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Autosport (UK) - - CONTENTS - AN­DREW VAN LEEUWEN

MO­TOGP PHILLIP IS­LAND (AUS) OC­TO­BER 28 ROUND 17/19

It was a case of now or never for Yamaha at Phillip Is­land. As crashes ruled out Honda’s main chal­lengers, Suzuki’s chal­lenge proved duller than ex­pected, and Du­cati still wasn’t quite a vic­tory threat at its bo­gey cir­cuit, the race was ul­ti­mately Yamaha’s to lose.

Thanks to a per­fectly ex­e­cuted ride in the Aus­tralian Grand Prix, Mav­er­ick Vi­nales en­sured Yamaha made the most of it. A com­bi­na­tion of im­pec­ca­ble tim­ing and for­mi­da­ble speed paved the way for him to end a win­less streak for the man­u­fac­turer, stretch­ing 25 races back to Assen in 2017.

By Fri­day evening there was a sense that the race had been thrown wide open. One of the pre-event favourites was un­able to start: Cal Crutchlow, a win­ner at Phillip Is­land two years ago, took a nasty tum­ble as he went to sweep into the fast first cor­ner dur­ing FP2.

The LCR Honda rider went fly­ing through the gravel trap, and his dis­com­fort was pal­pa­ble as soon as he came to rest. At the cir­cuit med­i­cal cen­tre Crutchlow was di­ag­nosed with a badly bro­ken an­kle, which meant be­ing air­lifted straight to Mel­bourne to be­gin a series of op­er­a­tions. Both his week­end and his sea­son were ef­fec­tively over on the spot.

An­drea Ian­none, mean­while, came out of prac­tice as the pace­set­ter. A num­ber of riders sug­gested the Suzuki rider was now best-placed to take the fight to the newly crowned 2018 cham­pion Marc Mar­quez.

On Satur­day the pic­ture looked some­what dif­fer­ent. While the Ian­none threat hadn’t been ex­tin­guished en­tirely, the Ital­ian did fail to fire in a qual­i­fy­ing ses­sion made tricky by spot­ting rain on a mostly dry cir­cuit. He ended up fourth. In­stead, qual­i­fy­ing be­longed to Mar­quez, who fin­ished up 0.3s clear of the en­tire field, at the head of which were a pair of Yamaha riders: Vi­nales and Jo­hann Zarco.

The race started with the usual Phillip Is­land shuf­fle. Pra­mac Du­cati riders Danilo Petrucci and Jack Miller surged for­wards from eighth and sixth on the grid and en­joyed brief stints at the head of the pack on the first lap, fol­lowed by Mar­quez and An­drea Dovizioso.

Five laps in, Mar­quez and Zarco were in­volved in what proved to be a racedefin­ing shunt. Hav­ing taken a tow from Miller down the long Gard­ner Straight, the pair dis­puted the same patch of as­phalt as they went to brake into Turn 1. Zarco clipped the back of Mar­quez, and his

Tech 3 Yamaha went fly­ing as he slid across the grass on his back. Re­mark­ably, he got up and walked away.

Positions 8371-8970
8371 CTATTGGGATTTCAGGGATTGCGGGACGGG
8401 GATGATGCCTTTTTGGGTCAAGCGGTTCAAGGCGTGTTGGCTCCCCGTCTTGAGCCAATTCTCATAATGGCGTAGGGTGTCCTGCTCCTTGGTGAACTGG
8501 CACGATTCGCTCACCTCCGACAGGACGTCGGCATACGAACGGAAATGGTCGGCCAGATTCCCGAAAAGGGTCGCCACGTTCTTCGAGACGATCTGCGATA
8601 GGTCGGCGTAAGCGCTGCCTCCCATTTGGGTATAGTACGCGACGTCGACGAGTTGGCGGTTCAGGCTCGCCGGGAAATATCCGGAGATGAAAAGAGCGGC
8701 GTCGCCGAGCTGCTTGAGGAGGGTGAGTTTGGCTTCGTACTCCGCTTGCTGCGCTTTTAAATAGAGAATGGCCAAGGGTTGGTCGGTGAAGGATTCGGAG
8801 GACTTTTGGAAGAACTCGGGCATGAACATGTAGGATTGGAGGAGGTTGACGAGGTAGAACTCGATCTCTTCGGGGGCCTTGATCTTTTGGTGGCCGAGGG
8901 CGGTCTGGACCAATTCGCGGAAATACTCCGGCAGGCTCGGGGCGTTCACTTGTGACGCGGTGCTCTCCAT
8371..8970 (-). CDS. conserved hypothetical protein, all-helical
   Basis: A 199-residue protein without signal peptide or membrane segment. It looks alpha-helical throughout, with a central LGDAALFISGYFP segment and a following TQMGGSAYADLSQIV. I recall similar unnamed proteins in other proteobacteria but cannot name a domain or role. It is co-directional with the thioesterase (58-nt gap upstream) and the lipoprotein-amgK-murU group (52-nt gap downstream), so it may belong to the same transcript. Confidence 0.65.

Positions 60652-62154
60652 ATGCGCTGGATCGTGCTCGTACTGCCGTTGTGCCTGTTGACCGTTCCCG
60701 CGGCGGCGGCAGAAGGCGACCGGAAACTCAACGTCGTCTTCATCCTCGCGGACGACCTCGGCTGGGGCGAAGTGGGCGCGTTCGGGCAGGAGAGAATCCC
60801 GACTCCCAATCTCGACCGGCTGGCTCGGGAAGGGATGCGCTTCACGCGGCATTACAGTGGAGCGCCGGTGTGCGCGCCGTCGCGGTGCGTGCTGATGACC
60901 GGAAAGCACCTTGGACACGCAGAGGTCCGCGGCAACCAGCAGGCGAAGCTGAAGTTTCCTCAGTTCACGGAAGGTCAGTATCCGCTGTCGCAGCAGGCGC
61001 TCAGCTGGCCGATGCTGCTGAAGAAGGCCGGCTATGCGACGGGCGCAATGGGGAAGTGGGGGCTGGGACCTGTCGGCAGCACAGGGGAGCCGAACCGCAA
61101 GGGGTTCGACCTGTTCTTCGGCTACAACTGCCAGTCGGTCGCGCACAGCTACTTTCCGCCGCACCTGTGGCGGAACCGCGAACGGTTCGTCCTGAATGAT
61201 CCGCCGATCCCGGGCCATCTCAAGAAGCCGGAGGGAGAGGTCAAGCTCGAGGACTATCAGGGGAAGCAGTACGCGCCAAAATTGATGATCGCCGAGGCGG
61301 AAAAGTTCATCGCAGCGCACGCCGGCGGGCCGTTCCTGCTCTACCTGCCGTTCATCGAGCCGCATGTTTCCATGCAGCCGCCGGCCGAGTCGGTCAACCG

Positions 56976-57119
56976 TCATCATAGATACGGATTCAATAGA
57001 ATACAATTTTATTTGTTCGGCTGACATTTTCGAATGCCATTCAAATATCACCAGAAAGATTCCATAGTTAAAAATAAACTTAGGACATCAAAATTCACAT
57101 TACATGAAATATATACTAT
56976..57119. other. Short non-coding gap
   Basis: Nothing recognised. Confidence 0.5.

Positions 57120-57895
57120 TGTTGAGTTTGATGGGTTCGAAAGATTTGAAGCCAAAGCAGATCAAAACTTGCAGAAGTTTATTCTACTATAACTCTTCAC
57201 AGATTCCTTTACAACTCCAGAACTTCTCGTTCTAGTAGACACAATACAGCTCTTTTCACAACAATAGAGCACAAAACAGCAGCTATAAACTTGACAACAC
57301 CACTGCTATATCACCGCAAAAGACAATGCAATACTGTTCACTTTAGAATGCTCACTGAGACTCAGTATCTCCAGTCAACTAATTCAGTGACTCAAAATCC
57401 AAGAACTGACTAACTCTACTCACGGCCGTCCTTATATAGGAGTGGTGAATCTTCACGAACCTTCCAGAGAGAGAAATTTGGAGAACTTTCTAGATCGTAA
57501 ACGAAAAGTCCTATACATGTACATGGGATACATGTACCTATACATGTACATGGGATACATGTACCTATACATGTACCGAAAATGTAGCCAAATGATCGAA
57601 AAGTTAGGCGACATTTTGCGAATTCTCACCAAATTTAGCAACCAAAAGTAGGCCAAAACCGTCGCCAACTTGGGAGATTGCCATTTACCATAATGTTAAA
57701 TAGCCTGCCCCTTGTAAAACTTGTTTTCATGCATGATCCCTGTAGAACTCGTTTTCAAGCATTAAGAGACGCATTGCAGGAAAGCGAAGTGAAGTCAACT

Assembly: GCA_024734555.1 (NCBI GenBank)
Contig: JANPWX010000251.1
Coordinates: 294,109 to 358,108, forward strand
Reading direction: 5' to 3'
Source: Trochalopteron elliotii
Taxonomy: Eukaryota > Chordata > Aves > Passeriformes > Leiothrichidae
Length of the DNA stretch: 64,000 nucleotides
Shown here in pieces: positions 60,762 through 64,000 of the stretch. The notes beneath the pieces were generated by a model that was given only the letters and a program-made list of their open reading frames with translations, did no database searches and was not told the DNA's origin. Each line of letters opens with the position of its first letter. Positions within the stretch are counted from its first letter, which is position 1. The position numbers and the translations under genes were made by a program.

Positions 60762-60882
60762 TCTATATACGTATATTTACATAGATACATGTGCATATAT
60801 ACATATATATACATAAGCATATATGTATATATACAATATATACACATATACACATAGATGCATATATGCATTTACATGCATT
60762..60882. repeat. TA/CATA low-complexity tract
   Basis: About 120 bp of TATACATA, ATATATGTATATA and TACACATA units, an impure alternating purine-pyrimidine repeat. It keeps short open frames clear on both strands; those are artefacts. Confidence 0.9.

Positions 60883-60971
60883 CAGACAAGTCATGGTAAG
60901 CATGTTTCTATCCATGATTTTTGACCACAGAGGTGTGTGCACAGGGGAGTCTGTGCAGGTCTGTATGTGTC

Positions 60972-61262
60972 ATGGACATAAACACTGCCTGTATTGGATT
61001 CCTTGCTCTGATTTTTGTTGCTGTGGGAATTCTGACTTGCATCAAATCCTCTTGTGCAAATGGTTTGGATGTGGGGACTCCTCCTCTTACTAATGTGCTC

Mar­quez man­aged to stay on his bike, but his day was done. The back end of the

Honda was bro­ken, so Mar­quez cruised back to the pits to re­tire from the race.

Vi­nales saw his op­por­tu­nity. Ini­tially he and team-mate Valentino Rossi broke away from the field, but while Rossi’s charge swiftly faded, Vi­nales just kept go­ing.

Once in front, he stayed there. His lead was as much as four sec­onds with a third of the race to go. While he let Ian­none and Dovizioso – who emerged as best of the rest – get to within 1.5s at the end, Vi­nales was clearly man­ag­ing the pace.

Ian­none never quite lived up to the early-week­end hype, but he did man­age to come home sec­ond. There was a very brief pe­riod with a hand­ful of laps to go where he looked like he might try and run down Vi­nales, but he was ul­ti­mately forced to fight to hang on to sec­ond when Dovizioso came knock­ing on the fi­nal tour.

Com­pared with Du­cati’s dis­as­ter of a week­end at the cir­cuit a year ago – where then ti­tle con­tender Dovizioso ran wide at Turn 1 and never re­cov­ered – there were promis­ing signs of im­prove­ment. Su­per sub Al­varo Bautista fin­ished fourth on his de­but with the fac­tory squad, while Miller was sev­enth on the very bike that strug­gled so much in 2017.

Alex Rins and Rossi slot­ted in be­tween Bautista and Miller, both riders fail­ing to match their re­spec­tive team-mates at the front of the field. Franco Mor­bidelli was the best rookie in eighth, lead­ing home Aleix Es­par­garo and Bradley Smith.

ALL PICS: GOLD AND GOOSE/ LAT IM­AGES

Mar­quez re­alised his race was over af­ter col­li­sion with Zarco

Crutchlow was flown to hos­pi­tal af­ter FP2 crash

Vi­nales helped save Yamaha’s trou­bled sea­son

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